When Ticks Take A Bite
As most people have probably heard, famous superstar Justin Bieber has been battling lyme disease, a vector-borne disease commonly spread by the deer tick in the northeast, mid-Atlantic and north-cental United States. But it’s not the tick itself that causes the disease, but rather the bacterium that lives inside the tick, also known as Borrelia Burgdorferi. When the tick takes a bite, the bacteria is inoculated into the bloodstream of the individual.
About 3-30 days after an individual is infected with the bacterium, common symptoms develop such as: fever, fatigue, joint aches, swollen lymph nodes, headaches and a classic “bull’s-eye” skin rash known as erythema migrans. If left untreated, more serious signs and symptoms usually develop a few months later.
These may include: neck stiffness, swollen knees with severe joint pain, facial palsy (drooping of one side of the face), heart palpitations known as “lyme carditis“, nerve pain, tingling in the hands and feet, etc. Diagnosis is done clinically based on signs and symptoms, as well as on blood samples measuring antibodies made by the body in response to infection.
There are even reports that when lyme disease infects the brain, it can cause psychiatric symptoms such as psychosis, rapid mood swings, episodes of rage, depression, panic attacks and even suicidal thoughts. That’s why it’s very important to receive an early diagnosis, so that treatment can be started right away.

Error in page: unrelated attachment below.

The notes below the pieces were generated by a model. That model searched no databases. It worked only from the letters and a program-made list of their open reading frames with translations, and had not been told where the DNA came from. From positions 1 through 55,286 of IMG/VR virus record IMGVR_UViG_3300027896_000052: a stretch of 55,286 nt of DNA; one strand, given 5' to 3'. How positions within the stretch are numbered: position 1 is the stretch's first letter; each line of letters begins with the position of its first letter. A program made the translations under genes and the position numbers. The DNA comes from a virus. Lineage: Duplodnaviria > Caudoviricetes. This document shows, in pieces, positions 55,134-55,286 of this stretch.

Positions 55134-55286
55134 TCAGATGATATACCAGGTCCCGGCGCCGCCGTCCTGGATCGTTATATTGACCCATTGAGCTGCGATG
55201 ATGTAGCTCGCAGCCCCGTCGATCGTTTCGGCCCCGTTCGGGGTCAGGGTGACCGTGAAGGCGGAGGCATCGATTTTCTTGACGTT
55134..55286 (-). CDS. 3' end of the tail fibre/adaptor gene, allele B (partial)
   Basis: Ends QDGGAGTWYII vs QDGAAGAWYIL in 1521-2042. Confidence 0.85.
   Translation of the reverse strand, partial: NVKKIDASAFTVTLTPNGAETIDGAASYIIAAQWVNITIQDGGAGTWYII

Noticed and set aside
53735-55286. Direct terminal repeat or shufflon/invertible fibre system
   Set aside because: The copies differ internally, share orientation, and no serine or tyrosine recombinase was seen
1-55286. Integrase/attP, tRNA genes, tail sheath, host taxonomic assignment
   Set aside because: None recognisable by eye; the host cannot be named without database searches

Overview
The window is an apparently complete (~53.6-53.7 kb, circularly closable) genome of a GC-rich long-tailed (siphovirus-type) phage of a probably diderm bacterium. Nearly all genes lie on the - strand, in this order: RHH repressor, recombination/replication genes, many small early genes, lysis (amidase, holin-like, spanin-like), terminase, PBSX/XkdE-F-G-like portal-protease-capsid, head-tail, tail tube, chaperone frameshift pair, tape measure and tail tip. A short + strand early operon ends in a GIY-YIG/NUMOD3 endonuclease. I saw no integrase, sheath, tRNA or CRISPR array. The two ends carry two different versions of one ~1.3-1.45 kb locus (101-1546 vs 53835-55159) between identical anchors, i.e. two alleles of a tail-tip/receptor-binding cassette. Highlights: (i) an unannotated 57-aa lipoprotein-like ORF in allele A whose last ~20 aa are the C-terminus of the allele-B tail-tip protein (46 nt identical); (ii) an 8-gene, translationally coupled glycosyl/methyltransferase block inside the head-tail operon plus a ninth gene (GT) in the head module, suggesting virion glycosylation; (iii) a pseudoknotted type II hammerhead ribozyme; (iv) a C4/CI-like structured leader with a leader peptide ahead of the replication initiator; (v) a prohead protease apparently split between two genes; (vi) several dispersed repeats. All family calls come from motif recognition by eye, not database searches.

The early stages of lyme disease have a good prognosis. Treatment involves oral antibiotics such as amoxicillin or doxycycline. If more advanced cases such as “lyme carditis” or “neuro lyme” develop, intravenous antibiotics such as ceftriaxone or penicillin are used. Most people start to recover within a few weeks of starting the antibiotics.
It is important to note that if fatigue, difficulty thinking and muscle aches continue to last approximately 6 months after treatment was started, the patient may have something called “Post-Treatment Lyme Disease Syndrome” or “chronic lyme disease.” There is no proven treatment at the moment for chronic lyme disease; however, patients eventually feel better after many months.
The way to prevent lyme disease is to make sure that you remain covered up when exploring wooded or grassy areas. Also wear repellant, immediately shower after being outdoors and check for any tick bites. It’s not that difficult to miss a tick bite and be walking around with lyme disease for weeks at a time without even knowing it.
Safety always comes first; mentally and physically.
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